UK creative industries projected to lose £1.4 billion a week in revenue in 2020
A new report has examined the extent of the pandemic's impact
A new report has shown the massive impact the pandemic has had on the arts.
Released by the Creative Industries Federation and completed by Oxford Economics, the research states that the creative sector will be hit twice as hard as the wider economy in 2020. There will be a combined revenue drop of £74 billion for the UK's creative industries in 2020, with 400,000 jobs in peril.
One in five jobs in the sector are expected to be lost – over nine times more than the entire workforce of British Airways. This will be, according to Oxford Economics, even more widely felt in the regions than in the capital.
The report projects that 119,000 permanent creative workers will be made redundant by the end of the year, with over a quarter of a million freelance roles expected to be terminated.
What is striking about the Oxford Economics report is just how vital the arts are to the economy – the creative sector was previously growing at five times the rate of the wider economy, employing over 2 million people and contributing £111.7 billion. That's more than the automotive, aerospace, life sciences and oil and gas industries combined.
In terms of statistics, the creative industries' value is expected to fall by £29 billion (around 25 per cent), double what the expected GDP growth will be (-12.8 per cent).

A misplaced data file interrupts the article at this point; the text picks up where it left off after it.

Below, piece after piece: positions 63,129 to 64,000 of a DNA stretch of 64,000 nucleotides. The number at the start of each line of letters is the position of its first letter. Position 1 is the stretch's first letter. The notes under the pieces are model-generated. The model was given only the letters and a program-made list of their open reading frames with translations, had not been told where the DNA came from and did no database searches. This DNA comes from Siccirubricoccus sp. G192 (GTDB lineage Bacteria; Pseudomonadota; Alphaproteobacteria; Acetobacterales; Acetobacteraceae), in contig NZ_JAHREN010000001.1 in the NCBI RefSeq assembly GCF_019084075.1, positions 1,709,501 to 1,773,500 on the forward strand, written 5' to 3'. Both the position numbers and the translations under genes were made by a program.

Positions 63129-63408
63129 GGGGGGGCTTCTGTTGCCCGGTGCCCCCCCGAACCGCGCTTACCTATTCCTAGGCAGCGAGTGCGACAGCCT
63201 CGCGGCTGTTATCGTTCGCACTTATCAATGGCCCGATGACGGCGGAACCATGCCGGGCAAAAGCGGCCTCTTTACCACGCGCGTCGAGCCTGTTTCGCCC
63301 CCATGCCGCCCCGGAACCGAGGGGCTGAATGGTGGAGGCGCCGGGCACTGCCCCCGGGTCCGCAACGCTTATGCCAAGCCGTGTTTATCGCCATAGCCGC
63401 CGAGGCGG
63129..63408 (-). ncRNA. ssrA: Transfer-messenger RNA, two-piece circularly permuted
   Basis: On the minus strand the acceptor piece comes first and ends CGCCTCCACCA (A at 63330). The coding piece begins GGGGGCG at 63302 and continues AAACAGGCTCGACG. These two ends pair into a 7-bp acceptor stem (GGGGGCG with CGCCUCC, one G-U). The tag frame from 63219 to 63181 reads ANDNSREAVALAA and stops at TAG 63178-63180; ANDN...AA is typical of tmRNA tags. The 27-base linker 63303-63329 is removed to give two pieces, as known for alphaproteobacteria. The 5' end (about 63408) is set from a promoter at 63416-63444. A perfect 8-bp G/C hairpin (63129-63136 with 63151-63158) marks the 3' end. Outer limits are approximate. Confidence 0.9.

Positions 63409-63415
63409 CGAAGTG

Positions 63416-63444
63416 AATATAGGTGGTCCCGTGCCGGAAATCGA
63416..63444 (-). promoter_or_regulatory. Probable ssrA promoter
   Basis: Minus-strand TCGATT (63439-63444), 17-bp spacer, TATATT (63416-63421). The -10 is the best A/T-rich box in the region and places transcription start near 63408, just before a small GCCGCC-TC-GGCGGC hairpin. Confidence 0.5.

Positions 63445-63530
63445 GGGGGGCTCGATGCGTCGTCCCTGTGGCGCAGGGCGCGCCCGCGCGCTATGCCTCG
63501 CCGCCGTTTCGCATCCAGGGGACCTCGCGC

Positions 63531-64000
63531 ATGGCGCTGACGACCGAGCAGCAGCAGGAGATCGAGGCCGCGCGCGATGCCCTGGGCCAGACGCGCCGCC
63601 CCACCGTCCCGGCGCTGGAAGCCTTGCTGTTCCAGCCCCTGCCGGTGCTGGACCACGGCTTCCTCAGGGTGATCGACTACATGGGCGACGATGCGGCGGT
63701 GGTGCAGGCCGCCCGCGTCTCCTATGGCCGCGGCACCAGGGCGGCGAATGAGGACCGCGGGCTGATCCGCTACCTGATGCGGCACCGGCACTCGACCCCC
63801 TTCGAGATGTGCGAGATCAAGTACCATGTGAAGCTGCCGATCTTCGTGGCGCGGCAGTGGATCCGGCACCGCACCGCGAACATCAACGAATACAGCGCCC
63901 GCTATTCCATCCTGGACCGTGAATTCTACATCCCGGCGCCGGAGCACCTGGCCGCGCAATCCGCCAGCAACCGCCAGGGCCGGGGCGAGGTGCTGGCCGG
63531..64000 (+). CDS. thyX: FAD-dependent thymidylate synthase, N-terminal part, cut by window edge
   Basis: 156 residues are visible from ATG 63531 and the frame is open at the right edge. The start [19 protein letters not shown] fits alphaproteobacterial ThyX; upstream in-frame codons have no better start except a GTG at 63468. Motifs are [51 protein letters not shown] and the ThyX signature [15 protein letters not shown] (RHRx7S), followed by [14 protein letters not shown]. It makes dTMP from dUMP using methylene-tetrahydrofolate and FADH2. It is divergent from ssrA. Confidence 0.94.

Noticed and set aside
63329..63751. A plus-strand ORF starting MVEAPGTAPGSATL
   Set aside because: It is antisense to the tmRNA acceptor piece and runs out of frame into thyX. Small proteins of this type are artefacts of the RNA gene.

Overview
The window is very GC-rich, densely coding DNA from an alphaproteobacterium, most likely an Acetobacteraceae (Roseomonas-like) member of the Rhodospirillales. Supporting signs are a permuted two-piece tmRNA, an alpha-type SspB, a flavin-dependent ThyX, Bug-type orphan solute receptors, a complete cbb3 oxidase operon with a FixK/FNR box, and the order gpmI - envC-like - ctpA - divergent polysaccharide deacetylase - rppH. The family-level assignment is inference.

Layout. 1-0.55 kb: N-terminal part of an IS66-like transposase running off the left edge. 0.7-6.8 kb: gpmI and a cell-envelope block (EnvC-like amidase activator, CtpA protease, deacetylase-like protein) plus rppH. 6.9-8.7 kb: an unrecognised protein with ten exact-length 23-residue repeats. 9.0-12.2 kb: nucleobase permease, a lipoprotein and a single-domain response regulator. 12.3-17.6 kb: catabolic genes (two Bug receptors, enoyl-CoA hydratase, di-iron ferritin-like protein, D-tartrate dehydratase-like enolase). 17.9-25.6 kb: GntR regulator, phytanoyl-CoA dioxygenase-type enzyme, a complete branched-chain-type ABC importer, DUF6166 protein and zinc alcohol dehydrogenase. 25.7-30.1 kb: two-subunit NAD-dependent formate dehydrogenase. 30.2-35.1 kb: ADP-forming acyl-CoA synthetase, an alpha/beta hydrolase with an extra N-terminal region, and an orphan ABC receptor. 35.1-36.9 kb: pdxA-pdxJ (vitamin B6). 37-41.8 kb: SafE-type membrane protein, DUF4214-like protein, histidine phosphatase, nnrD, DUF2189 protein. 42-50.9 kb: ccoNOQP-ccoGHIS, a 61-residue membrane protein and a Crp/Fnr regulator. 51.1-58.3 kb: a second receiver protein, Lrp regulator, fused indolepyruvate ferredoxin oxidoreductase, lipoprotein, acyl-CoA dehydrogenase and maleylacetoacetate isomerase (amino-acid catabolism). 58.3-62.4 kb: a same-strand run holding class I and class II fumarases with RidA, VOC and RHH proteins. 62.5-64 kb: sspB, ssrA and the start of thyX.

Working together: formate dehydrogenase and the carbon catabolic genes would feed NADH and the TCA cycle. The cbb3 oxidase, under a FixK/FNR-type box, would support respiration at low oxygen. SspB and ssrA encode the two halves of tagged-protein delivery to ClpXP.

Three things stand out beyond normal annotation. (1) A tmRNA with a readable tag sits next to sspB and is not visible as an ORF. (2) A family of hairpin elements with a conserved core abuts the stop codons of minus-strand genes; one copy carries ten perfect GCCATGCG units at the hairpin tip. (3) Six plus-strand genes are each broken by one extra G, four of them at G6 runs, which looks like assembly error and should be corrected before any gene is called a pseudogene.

The report has acknowledged its own shortcomings – the estimates do not factor in further theatre closures in 2021, nor do they examine the impact of an audience's reluctance to return after venues reopen. That means the effects may be even worse than originally stated.
The West Midlands is projected to be hit hardest in terms of job losses, with 43 per cent of creative jobs forecast to be lost. With Coventry on track to be the City of Culture next year, this will be a sad state of affairs.
Caroline Norbury, CEO of the Creative Industries Federation, said: "Our creative industries have been one of the UK's biggest success stories but what today's report makes clear is that, without additional government support, we are heading for a cultural catastrophe. If nothing is done, thousands of world-leading creative businesses are set to close their doors, hundreds of thousands of jobs will be lost and billions will be lost to our economy. The repercussions would have a devastating and irreversible effect on our country."